VOTE NOW! 2019 BEST OF DETROIT

These are some of metro Detroit’s hottest restaurants in 2019 

Southwest burger from Unburger. - TOM PERKINS
  • Tom Perkins
  • Southwest burger from Unburger.

Unburger Grill

22018 W. Michigan Ave., Dearborn; 313-633-0881; unburgergrill.com

After 30 years in fast food, moving from dishwasher to chef to manager, Christopher Oliver was inspired to open his own restaurant — a vegan one. Oliver offers six burgers and four renditions of Beyond Sausage. "Burger" is defined as anything served in a burger bun. They're all tasty and squishy, a challenge to eat neatly. The spicy Southwestern burger includes a patty of chickpeas and zucchini, plus salsa, guacamole, and jalapeños. Mushroom Swiss loads vegan cheese and vegan mayo onto black beans and portobello. The Sweet Italian Beyond Sausage is traditional, served with grilled red peppers and onions and Italian dressing.

Gran Castor

2950 Rochester Rd., Troy; 248-278-7777; grancastor.com

At Gran Castor, owners Curt Catallo and Ann Stevenson have expanded on the "Latin food that speaks with an Asian accent" offered at their Honcho in Clarkston, creating a menu that, if not recognizable in any particular Latin American country, is alive with oversized, crowd-pleasing flavors. Chef Cameron Berg uses lots of Mexican ingredients — queso fresco, tomatillos, black beans, and even masa croutons; red cabbage, avocado, and sweet potatoes also make frequent appearances. He combines them and more wide-ranging elements in tacos, pizzas, salads, fabulous-looking soups, a wide range of appetizers, a few entrées, and a good dessert list — and even classics are sure to be reconceived with a twist.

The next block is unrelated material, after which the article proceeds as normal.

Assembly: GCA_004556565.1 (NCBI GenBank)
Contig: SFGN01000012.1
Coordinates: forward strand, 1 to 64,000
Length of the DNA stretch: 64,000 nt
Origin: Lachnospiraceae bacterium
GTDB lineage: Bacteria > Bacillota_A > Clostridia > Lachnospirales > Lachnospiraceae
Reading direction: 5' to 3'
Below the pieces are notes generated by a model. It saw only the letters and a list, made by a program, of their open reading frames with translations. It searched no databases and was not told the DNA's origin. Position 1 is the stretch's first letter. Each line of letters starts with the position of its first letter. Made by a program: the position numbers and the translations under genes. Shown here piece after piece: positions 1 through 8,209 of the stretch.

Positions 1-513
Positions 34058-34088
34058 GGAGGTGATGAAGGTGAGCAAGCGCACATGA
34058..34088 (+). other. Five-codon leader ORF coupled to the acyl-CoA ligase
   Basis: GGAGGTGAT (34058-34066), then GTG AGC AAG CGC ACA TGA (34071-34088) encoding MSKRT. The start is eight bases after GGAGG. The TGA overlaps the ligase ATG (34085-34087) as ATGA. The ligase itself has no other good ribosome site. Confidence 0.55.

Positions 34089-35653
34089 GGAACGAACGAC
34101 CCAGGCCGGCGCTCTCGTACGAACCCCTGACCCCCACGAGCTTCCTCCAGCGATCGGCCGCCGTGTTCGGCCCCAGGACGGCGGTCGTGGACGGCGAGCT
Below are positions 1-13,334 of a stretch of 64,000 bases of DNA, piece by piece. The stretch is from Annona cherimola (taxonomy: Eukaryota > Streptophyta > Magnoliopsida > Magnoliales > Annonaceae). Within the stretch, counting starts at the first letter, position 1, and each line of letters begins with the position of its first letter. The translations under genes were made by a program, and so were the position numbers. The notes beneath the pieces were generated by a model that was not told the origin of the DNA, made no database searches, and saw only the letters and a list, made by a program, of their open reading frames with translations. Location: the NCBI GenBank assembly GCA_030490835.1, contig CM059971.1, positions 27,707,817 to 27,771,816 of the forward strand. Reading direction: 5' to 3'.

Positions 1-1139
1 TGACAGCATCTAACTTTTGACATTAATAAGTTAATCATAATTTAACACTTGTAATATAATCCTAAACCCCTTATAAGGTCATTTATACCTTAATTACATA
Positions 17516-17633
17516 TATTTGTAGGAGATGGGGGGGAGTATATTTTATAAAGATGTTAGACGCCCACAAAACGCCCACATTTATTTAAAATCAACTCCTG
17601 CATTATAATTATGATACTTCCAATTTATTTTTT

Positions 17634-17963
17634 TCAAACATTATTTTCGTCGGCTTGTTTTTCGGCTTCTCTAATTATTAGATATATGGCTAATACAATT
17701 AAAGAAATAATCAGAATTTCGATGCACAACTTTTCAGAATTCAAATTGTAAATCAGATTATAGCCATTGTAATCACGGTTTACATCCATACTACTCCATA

Banh mi taco from Gran Castor. - TOM PERKINS
  • Tom Perkins
  • Banh mi taco from Gran Castor.

Chili Mustard Onions

3411 Brush St., Detroit; 313-462-4949

Finally, vegans can experience all that Detroit coney joy without harming animals. Lines sometime wind out the door as customers wait to get a hold of the faux coney dogs, a "Big Mock" burger, a seitan gyro, vegan chili cheese fries, a beetball sub, and more. CMO is also notable because co-owner and chef Pete LaCombe uses organic ingredients and non-GMOs, as long as they're available. The best part about eating the vegan coney dogs and chili cheese fries is how you feel after.

Adachi

325 S. Old Woodward Ave., Birmingham; 248-540-5900; adachirestaurant.com

What James Beard Award-winning chef Michael Schlow is sending out of the kitchen and across the sushi bar is mostly incredible. He brought in veteran chef Lloyd Roberts, who cut his teeth and built up a resume in high-end restaurants around the world, and together they built what's billed as a "Japanese-inspired" menu focused on fresh fish, though there's plenty of beef, chicken, and some duck, as well as thoughtful vegetarian options to consider. Adachi is set up in the grand Ford-Peabody mansion's ground floor at the intersection of Old Woodward Avenue and Brown Street in downtown Birmingham, and metro Detroit is better off for Adachi's arrival.

Dishes from SheWolf Pastificio & Bar. - TOM PERKINS
  • Tom Perkins
  • Dishes from SheWolf Pastificio & Bar.

SheWolf Pastificio & Bar

438 Selden St., Detroit; 313-315-3992; shewolfdetroit.com

What sets SheWolf apart, chef-owner Anthony Lombardo promises, is its use of organic whole wheat milled fresh from the grain each day and then turned into pasta. Perhaps our favorite dish at SheWolf is bistecca ai funghi, a teres major steak with mushrooms sautéed to bring out the epitome of mushroom-ness. SheWolf's Italian wine list is also long and impressive, with 11 Champagnes and eight Italian bubblies by the bottle. At the end of the meal one night, we were given a bag of house-milled whole wheat pancake mix to take home. Though the variety of wheat was unspecified, it did produce a good flapjack.

Urban Ramen

4206 Woodward Ave., Detroit; 313-285-9869; urbanramen.com